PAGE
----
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Filmmaker Excludes Latinos in World War II Documentary

It's not all that hard to argue that Ken Burns is the biggest name in the world of documentaries. His stirring works about the Civil War, baseball, and jazz have garnered numerous awards and helped put PBS back on the "must-see" list. What could be argued, though, is his ability to consistently give the Latino population its rightful due.

It began with Burns's 1994 documentary on baseball. In 18 hours worth of material, Latino players were given six minutes of attention—four of which went to Roberto Clemente alone. In 2001, his 19 hour opus to jazz music afforded a little less than three minutes to examine the Latino contributions to the genre. With his new 14hour look at World War II—to air on PBS in September 2007—Burns has done it again. Not one Hispanic veteran was interviewed despite the fact that half a million Latinos fought in the war effort, and their military service "produced a higher ratio of Medal of Honor recipients relative to population than any other ethnic group."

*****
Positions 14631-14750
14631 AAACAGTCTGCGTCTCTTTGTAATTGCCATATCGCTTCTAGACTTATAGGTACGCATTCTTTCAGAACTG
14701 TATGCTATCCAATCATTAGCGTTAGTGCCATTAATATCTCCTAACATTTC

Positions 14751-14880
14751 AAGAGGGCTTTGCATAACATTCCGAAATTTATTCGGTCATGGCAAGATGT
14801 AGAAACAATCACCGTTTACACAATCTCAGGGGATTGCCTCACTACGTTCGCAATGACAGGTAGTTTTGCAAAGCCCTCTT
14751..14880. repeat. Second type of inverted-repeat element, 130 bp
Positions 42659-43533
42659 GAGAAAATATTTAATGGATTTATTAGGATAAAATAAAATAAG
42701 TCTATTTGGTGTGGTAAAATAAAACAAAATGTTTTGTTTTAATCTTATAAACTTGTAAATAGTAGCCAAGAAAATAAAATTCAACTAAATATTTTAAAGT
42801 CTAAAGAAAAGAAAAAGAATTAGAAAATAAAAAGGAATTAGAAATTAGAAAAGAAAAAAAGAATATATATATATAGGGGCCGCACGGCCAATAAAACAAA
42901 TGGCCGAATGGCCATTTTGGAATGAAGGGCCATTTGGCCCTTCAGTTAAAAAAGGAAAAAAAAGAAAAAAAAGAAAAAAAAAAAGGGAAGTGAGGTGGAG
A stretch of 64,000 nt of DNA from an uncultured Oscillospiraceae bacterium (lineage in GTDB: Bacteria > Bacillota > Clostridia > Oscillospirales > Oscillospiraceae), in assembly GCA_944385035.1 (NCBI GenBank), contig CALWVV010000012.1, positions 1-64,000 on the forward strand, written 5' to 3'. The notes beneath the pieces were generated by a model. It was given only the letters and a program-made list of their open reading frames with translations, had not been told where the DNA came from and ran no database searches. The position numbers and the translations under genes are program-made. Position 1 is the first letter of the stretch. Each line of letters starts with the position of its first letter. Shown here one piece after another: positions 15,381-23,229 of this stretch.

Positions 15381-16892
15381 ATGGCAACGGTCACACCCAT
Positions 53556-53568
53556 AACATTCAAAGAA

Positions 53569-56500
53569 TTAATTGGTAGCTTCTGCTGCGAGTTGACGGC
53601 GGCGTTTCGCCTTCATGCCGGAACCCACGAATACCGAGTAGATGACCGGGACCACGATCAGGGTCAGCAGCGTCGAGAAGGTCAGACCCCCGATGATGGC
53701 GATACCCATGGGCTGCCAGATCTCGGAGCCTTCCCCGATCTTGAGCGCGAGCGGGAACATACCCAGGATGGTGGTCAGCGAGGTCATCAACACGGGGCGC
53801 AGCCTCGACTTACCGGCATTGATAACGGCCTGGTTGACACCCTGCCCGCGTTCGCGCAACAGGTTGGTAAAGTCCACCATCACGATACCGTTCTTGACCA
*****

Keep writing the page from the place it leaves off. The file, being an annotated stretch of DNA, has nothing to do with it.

In a CNN.com commentary, Ruben Navarette Jr. wrote: "If either PBS or Burns knew more about the ethnic group, they might have known they were playing with dynamite … A special source of pride are the World War II veterans, who came home to segregated schools, restricted restaurants, and bans on speaking Spanish."

When several Hispanic associations protested the snub, Burns told the press he was going to add an addendum at the end of the 14 hours, celebrating the Latino contributions to the war effort. When his proposed footnote approach received a lukewarm reception, Burns finally agreed to shoot new footage and interviews that he could weave seamlessly into the production.

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